MathOverflow is a question and answer site for professional mathematicians. Join them; it only takes a minute:

Sign up
Here's how it works:
  1. Anybody can ask a question
  2. Anybody can answer
  3. The best answers are voted up and rise to the top

We know the laplacean operator has a Green function which is smooth away from the boundary. Now, consider a linear operator of the form $\partial_i(a^{ij} \partial_j u)$.We can prove that this operator has a Green function as well. Now, if we just assume that $a^{ij} \in L^\infty$, and that $a^{ij}$ is uniformly elliptic, how much smoothness can be expected for the Green function?

Addendum: Well, we already know that away from the point on which the Dirac mass is supported, the solution is regular at least up to $C^{\alpha}$ by virtue of the theorem of De Giorgi-Nash-Moser.

share|cite|improve this question
Look at the latest version of Gilbarg-Trudinger. As far as I know, it has the best results available. – Deane Yang Sep 28 '12 at 2:32
Thanks. I'll have a look. – S.A.A Sep 28 '12 at 23:58
up vote 5 down vote accepted

What you said is the most you can say about regularity away from the origin.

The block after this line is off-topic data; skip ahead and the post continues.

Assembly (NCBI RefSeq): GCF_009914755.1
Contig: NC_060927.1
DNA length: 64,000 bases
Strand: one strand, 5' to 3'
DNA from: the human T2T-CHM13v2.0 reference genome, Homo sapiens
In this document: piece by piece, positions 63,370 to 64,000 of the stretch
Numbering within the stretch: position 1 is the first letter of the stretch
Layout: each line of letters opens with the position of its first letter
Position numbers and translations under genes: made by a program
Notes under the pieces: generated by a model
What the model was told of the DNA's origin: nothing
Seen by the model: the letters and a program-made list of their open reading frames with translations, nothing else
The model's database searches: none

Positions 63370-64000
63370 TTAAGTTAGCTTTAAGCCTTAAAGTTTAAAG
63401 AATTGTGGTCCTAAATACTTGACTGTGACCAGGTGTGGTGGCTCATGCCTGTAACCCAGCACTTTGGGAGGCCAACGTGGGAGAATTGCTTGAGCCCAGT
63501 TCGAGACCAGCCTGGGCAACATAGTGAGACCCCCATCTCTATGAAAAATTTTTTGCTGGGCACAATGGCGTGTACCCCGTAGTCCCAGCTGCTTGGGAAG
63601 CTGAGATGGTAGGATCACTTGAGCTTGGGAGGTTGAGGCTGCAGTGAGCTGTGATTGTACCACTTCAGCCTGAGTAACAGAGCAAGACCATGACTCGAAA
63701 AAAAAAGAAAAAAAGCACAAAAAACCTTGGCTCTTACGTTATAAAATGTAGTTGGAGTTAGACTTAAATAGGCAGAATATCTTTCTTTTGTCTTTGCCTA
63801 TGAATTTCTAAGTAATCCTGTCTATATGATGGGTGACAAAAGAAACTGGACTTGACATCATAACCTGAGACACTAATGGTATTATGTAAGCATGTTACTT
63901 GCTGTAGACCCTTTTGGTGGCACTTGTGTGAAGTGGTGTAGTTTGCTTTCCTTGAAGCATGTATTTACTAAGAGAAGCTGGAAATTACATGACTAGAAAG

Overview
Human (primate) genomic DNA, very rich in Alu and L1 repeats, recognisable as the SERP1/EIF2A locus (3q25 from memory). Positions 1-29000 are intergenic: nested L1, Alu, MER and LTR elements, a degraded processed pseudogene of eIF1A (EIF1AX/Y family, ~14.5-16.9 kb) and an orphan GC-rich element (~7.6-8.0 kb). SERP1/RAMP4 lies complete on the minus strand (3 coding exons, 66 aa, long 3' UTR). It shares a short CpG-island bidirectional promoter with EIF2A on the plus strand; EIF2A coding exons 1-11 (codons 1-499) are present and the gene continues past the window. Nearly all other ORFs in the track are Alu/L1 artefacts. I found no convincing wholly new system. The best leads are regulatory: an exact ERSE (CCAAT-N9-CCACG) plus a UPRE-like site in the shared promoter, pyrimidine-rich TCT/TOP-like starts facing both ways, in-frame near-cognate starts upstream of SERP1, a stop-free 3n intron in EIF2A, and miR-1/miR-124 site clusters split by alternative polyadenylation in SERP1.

The only thing that can be added is the rate by which it goes to infinity at that point. There is an old result by Littman, Stampacchia and Weimberger which says that this rate is comparable with the corresponding one of the Green's function of the Laplacian.

Combining this with the local $C^\alpha$ estimates of De Giorgi, Nash and Moser you can get an estimate on how the $C^\alpha$ norm deteriorates when we approach the singularity.

I don't think anything else can be expected from the given assumptions.

This is the paper that I am referring to: Littman, W.; Stampacchia, G.; Weinberger, H. F. Regular points for elliptic equations with discontinuous coefficients. Ann. Scuola Norm. Sup. Pisa (3) 17 (1963) 43–77.

share|cite|improve this answer

Your Answer


By posting your answer, you agree to the privacy policy and terms of service.

Not the answer you're looking for? Browse other questions tagged or ask your own question.